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National Audit Office says roads are getting safer… but not for cyclists

Results show cycling is safer than 15 years ago, but danger levels have had a recent increase

New figures out today show that while cycling has become much safer over the past 15 years, danger levels experienced a sharp 11 per cent increase in the three years to 2007.

The report shows different trends for different groups with the overall levels of deaths and serious injuries on the roads falling by 11 per cent from 2004 to 2007, but rising by 11 per cent for cyclists over the same time period, despite the amount of cycling staying broadly constant.

The National Audit Office report for the Department of Transport, called Improving Road Safety for Pedestrians and Cyclists in Great Britain shows, nevertheless, that the 2007 figures for deaths and serious injuries among cyclists had declined by 31 per cent on the average figures for the years 1994-1998. Isn't it wonderful what you can do with statistics.

Despite an overall fall in the number of road deaths, the UK is behind other advanced industrial nations in terms of the number of cyclists and pedestrians who are injured and killed on the roads.

In 2007 alone 646 pedestrians and 136 cyclists were killed and 30,000 pedestrians and 16,000 cyclists injured.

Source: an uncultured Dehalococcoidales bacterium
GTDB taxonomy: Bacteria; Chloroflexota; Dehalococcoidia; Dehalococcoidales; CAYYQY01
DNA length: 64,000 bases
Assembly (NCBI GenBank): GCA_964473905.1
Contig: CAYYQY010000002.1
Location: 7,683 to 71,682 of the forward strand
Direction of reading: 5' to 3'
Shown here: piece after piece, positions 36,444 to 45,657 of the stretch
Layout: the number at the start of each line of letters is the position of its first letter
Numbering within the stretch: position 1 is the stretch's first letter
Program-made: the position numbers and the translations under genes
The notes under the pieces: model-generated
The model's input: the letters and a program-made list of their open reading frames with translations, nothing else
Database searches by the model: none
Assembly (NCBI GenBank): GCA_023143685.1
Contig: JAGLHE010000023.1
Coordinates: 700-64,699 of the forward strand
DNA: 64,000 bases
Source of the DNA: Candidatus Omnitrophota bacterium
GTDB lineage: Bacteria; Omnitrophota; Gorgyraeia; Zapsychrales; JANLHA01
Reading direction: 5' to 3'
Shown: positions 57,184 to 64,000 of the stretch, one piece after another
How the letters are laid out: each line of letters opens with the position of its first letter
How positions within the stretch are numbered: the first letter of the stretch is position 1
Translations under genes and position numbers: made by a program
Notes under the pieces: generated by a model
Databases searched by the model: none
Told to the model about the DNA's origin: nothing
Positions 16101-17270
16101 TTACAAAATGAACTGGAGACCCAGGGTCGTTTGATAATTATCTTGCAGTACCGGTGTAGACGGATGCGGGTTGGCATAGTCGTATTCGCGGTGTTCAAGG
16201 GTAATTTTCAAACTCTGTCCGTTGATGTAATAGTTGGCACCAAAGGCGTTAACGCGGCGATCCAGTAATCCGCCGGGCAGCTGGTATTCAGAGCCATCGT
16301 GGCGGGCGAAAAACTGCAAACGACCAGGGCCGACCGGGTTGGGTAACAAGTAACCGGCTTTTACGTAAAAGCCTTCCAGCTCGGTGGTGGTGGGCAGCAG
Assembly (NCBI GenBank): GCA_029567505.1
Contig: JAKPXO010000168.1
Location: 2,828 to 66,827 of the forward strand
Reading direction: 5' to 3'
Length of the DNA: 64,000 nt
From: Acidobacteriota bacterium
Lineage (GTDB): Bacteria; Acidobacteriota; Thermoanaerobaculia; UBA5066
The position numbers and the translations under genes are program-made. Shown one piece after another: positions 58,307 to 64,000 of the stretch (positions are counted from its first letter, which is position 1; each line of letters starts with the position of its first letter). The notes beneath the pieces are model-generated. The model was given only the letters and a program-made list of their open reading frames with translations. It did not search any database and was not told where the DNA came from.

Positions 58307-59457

London is said to be the most dangerous place for cyclists. The capital claimed the lives of 6.1 cyclists per 100,000 compared to the national average of 4.3 per 100,000, in 2007.

Other findings include;

  • Over the last 30 years the average distance people walk each year has fallen by 19 per cent, while the distance people cycle annually has declined by 24 per cent.
  • In the last ten years the amount of walking has remained constant at around 200 miles per person per year and cycling has declined from 43 to 39 miles per person per year.
  • Nearly a quarter of all trips are one mile or less, and over 40 per cent are within two miles and so potentially suitable distances for cycling or walking.
  • Deaths and serious injuries among cyclists rose by 11 per cent from 2004 to 2007, despite the amount of cycling staying broadly constant.
  • The number of deaths recorded by the Department on Great Britain’s roads is falling. In 2007, 2,946 people died compared with the average of 3,578 in the five years to 1998, a decline of 18 per cent, while road traffic increased by 16 per cent.
  • Serious injuries and deaths have fallen by 41 per cent for pedestrians and 31 per cent for cyclists over the last decade; the figures for deaths alone have fallen for pedestrians by 36 per cent and for cyclists by 27 per cent.

 NB: One hundred on the chart is equal to the average for the five calendar years 1994 to 1998, which the Department uses to measure its progress against.

Yesterday the CTC launched its Safety in Numbers research, showing that the places in the country with the most cycling activity have the lowest numbers of cycling casualties.

Their research shows York, Cambridgeshire and Hull are the places with the highest cycle use and are also the safest places in the country to cycle.

Meanwhile in London, which the National Audit Office figures show is the most dangerous place for cyclists, the CTC says bike use has increased 91 per cent since 2000 with a corresponding 33 per cent reduction in the number of cyclist casualties over the same period. All this is firm evidence, says the CTC, that the more cyclists there are, the safer cycling becomes.

Follow the link to the CTC's Safety in Numbers pamphlet

Read the full National Audit Office report

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